Unsurprisingly, my running has suffered a big blow in March: I’ve missed two full weeks of training, with a half decent week in between. I’m back at it now, but still not up to full health. I’m running the Tar Heel 10-miler on April 21, so I’ve got another three weeks or so to get back into racing shape. Did I mention that I’m gaining weight from all the tasty craft beer and cooking and Elizabeth’s baking and… Well, maybe some of it is muscle from the gym work, who knows.

Deer, from our kitchen window

Deer, from our kitchen window

It’s effectively summer here now. Spring came and went with the cherry blossoms, and we even had a sweltering day of +31 Celsius not long ago. It’s nice and green everywhere. I hope to do a photography walk soon to capture some of that green stuff. The nights are warm enough to sit outside gazing the stars. Wildlife is still active too. There was some kind of an eagle on our backyard last week; I tried to photograph it but couldn’t get close enough to get a nice focus. Instead I managed to capture the Cardinal that you can see above, although it’s not the best shot — I’d really need a decent zoom lens for these birds. We also have woodpeckers visiting frequently, but they’re rather shy birds. I still haven’t gotten a better shot of the deer either, so I’m attaching one of my older shots of a couple that were hanging out around our house.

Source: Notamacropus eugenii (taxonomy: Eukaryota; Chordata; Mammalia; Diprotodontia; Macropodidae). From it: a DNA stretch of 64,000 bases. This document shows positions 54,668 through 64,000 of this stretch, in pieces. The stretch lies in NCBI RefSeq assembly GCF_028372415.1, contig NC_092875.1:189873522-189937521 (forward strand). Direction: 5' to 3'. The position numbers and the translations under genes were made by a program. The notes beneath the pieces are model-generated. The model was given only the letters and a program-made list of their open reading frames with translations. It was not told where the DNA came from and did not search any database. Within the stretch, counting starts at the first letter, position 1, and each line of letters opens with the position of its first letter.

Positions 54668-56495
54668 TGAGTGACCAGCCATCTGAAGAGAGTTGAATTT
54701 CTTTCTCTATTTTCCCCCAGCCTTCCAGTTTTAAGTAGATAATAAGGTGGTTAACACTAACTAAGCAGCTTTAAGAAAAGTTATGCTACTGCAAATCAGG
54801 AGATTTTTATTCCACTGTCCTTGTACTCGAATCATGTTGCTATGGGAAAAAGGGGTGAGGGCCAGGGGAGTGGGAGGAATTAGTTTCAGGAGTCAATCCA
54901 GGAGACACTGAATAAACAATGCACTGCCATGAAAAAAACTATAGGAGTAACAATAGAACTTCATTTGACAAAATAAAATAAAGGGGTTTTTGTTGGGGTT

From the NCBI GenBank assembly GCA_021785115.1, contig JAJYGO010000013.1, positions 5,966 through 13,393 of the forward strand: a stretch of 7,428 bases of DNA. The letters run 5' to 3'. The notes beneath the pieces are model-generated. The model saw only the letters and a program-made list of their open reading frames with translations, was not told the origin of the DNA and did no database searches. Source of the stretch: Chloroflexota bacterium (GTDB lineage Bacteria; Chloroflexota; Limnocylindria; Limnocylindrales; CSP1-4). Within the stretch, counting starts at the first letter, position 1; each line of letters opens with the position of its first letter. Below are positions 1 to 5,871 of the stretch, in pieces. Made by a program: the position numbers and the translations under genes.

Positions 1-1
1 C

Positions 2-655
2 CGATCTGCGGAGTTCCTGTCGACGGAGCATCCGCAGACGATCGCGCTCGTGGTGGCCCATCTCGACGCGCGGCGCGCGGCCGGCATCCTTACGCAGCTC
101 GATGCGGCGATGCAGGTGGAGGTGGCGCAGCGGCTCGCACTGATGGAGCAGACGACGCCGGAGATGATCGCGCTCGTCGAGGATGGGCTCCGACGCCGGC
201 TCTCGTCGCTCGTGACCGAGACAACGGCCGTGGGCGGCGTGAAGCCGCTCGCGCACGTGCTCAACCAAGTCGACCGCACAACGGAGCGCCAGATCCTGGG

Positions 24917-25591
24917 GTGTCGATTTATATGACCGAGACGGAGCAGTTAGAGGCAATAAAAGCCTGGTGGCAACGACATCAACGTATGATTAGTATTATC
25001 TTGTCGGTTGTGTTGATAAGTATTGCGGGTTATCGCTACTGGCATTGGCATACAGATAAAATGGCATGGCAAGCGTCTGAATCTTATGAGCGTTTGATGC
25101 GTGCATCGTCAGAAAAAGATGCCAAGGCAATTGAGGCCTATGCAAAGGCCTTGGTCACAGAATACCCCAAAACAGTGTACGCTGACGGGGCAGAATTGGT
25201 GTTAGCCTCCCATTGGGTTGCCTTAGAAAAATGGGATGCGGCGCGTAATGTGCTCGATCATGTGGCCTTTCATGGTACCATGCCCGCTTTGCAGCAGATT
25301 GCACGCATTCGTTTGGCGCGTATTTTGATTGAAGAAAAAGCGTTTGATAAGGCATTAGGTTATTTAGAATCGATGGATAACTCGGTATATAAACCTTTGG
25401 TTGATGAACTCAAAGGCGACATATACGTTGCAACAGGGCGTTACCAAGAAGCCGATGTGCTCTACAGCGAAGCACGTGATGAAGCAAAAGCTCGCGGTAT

"Caribe", at Sage Café

"Caribe", at Sage Café

We haven’t been out in Chapel Hill or around much recently, but we did make another trip to Sage Café — a nice vegetarian restaurant quite close to our place. You can get almost everything vegan as well. This time I remembered to bring my camera and snapped a photo of my dish, Caribe — Caribbean style black beans topped with a slice of avocado, served with rice, grilled spicy tofu & plaintains. It’s not the cheapest place, but the food is quite tasty.

I’ll report back after Boulder, I think. A friend of mine from Finland is coming to visit right after though, and we’re planning to do a week’s road trip, so I’ll be away for a bit.